The Pennsylvania inheritance tax is a tax on the privilege of receiving someone’s property after they have died. Unlike the Federal estate tax, which applies to certain larger estates, the Pennsylvania inheritance tax applies regardless of an estate’s size. The range of property subject to this tax is very broad, including:
- All real and tangible property, located in Pennsylvania at the decedent’s death (real estate, cash, automobiles, furniture, jewelry, etc.);
- All intangible property, regardless of where it is located at the decedent’s death (stocks, bank accounts, loans receivable, annuities, and living trusts, including direct beneficiary, I.T.F. (“in trust for”), and P.O.D. (“payable on death”) accounts); and
- Any fractional interests in jointly-owned property gained through the right of survivorship, except between husband and wife. (Even where a decedent’s name was added merely out of convenience, the joint property is taxable for inheritance tax purposes. If the decedent created the joint interest within a year of his or her death, the full value of the property will be taxed as though part of the decedent’s estate.)
The amount of inheritance tax owed is calculated by multiplying the value of the property received by the rate determined by one’s relationship to the decedent. The five general inheritance tax rates are as follows:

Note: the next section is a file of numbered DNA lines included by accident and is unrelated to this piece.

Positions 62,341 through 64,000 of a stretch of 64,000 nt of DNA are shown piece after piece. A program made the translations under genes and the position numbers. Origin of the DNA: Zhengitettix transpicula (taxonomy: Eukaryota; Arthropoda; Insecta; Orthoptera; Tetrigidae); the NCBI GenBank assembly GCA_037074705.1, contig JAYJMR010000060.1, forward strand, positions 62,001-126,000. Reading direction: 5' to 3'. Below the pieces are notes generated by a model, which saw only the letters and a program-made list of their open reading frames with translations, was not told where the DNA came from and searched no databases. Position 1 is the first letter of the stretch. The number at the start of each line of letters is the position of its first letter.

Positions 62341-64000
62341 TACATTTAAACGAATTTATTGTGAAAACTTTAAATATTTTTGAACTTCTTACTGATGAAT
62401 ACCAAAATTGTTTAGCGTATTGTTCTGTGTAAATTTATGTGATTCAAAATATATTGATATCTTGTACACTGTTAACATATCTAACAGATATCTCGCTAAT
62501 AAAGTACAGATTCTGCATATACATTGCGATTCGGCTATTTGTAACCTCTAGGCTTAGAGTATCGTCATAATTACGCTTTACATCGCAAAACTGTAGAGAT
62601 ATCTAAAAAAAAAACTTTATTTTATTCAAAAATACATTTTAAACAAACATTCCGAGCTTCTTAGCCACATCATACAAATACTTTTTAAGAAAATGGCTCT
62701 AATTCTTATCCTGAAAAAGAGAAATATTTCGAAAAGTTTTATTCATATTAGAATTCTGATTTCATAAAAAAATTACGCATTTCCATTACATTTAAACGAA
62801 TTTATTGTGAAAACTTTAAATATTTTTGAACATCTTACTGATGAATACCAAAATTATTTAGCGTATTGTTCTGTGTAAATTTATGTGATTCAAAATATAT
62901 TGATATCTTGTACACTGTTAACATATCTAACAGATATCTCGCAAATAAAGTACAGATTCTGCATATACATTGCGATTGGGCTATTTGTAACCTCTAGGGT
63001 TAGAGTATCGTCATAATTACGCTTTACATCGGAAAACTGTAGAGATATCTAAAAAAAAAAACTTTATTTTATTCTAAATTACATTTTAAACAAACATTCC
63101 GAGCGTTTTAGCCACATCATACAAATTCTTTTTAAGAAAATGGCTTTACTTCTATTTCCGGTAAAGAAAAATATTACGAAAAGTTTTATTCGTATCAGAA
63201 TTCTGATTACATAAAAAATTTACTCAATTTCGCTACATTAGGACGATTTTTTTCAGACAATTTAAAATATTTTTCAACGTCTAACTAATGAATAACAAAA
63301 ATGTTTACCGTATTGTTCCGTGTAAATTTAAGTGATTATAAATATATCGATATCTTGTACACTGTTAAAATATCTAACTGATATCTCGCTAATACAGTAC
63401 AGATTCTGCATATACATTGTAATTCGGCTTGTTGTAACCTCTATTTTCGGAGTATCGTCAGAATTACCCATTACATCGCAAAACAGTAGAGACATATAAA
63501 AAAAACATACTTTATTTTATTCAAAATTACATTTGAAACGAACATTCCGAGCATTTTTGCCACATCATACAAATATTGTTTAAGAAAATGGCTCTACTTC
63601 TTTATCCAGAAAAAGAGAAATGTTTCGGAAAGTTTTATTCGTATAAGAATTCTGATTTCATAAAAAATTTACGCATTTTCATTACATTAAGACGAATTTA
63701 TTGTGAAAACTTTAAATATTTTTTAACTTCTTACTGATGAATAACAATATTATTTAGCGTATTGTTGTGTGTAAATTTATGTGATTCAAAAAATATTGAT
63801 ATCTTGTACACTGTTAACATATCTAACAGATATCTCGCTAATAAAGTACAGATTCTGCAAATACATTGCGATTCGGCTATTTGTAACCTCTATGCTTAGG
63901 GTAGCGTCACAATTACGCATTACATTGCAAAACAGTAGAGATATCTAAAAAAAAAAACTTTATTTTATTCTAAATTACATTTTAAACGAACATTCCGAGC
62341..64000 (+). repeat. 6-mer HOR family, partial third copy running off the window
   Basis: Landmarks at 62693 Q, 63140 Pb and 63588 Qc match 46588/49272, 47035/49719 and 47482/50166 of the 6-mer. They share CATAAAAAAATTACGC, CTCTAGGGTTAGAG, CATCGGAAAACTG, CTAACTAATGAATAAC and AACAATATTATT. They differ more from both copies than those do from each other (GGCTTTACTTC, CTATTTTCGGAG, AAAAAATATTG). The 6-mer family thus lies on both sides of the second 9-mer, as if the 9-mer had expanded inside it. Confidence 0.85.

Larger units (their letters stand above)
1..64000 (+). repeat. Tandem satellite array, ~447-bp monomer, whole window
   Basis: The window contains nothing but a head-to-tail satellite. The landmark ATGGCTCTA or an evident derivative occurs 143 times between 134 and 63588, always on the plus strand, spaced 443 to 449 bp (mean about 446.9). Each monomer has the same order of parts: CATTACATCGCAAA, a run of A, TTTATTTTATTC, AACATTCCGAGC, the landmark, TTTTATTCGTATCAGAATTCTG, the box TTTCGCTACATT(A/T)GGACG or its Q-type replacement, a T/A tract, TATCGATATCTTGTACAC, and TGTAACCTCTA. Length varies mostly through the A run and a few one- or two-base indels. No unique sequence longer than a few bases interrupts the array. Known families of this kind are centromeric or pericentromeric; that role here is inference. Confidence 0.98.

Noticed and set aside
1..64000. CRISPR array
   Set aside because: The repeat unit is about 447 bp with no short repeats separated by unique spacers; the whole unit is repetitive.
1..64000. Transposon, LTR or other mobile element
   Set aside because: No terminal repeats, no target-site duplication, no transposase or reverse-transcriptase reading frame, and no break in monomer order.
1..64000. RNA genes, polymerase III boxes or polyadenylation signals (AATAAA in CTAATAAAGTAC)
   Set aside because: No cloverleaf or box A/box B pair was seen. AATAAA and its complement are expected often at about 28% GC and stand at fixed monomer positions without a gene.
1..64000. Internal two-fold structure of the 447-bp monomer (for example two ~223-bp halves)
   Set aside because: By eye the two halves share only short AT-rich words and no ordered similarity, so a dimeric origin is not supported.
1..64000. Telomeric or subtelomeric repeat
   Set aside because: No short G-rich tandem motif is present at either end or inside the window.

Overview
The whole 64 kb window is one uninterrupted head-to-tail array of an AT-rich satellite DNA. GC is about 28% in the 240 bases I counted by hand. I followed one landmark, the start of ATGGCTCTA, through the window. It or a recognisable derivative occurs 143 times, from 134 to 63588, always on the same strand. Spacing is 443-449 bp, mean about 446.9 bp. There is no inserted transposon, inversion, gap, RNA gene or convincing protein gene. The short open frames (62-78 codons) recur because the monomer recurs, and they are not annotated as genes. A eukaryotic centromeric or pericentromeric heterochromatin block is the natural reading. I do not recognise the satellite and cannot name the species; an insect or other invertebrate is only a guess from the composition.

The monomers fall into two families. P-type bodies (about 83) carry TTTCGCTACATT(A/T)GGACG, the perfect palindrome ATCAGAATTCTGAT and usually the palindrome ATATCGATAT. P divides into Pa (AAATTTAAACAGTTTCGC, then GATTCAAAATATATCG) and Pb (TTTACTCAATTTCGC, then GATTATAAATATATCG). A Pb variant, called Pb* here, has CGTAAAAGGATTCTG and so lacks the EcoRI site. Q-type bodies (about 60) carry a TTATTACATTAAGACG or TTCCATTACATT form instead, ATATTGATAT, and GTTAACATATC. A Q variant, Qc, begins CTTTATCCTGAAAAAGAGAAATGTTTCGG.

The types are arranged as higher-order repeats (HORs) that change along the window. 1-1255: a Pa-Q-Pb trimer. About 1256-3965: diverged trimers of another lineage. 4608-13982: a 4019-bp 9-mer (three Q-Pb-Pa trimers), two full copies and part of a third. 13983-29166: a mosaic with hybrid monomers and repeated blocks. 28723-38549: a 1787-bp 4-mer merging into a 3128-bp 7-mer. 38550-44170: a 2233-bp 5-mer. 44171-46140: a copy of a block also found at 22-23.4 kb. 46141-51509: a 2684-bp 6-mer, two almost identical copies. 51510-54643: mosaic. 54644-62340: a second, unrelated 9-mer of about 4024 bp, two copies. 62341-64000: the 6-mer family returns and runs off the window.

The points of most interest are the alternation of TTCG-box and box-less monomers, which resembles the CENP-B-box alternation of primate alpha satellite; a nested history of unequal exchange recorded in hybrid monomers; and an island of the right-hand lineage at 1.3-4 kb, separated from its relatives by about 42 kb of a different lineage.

- Spouse (0%)
- Charity (0%)
- Lineal Relation (4.5%): parents, grandparents, children, grandchildren (natural, adopted, step)
- Siblings (12%): brothers, sisters, half-brothers, half-sisters
- Collateral Relations (15%): friends, cousins, nieces, nephews, etc.
There are, however, several factors that may be applied to reduce the amount of inheritance tax owed. These factors include deductions for certain expenses paid by the estate, limited exemptions, and a discount for early payment. If you are the personal representative (executor or administrator) of an estate, it is your responsibility to file the inheritance tax return. If no personal representative has been appointed, this responsibility falls on each person who inherits property from the decedent. Regardless of who must file, the inheritance tax return must be filed within nine months after the decedent’s death.
If you have inherited property from a friend or loved one or have been appointed the personal representative of an estate, our inheritance tax lawyers can help assess and minimize your tax liability, prepare the appropriate inheritance tax forms, and file your return. For assistance, call Keen Keen & Good at 610-383-7810 today.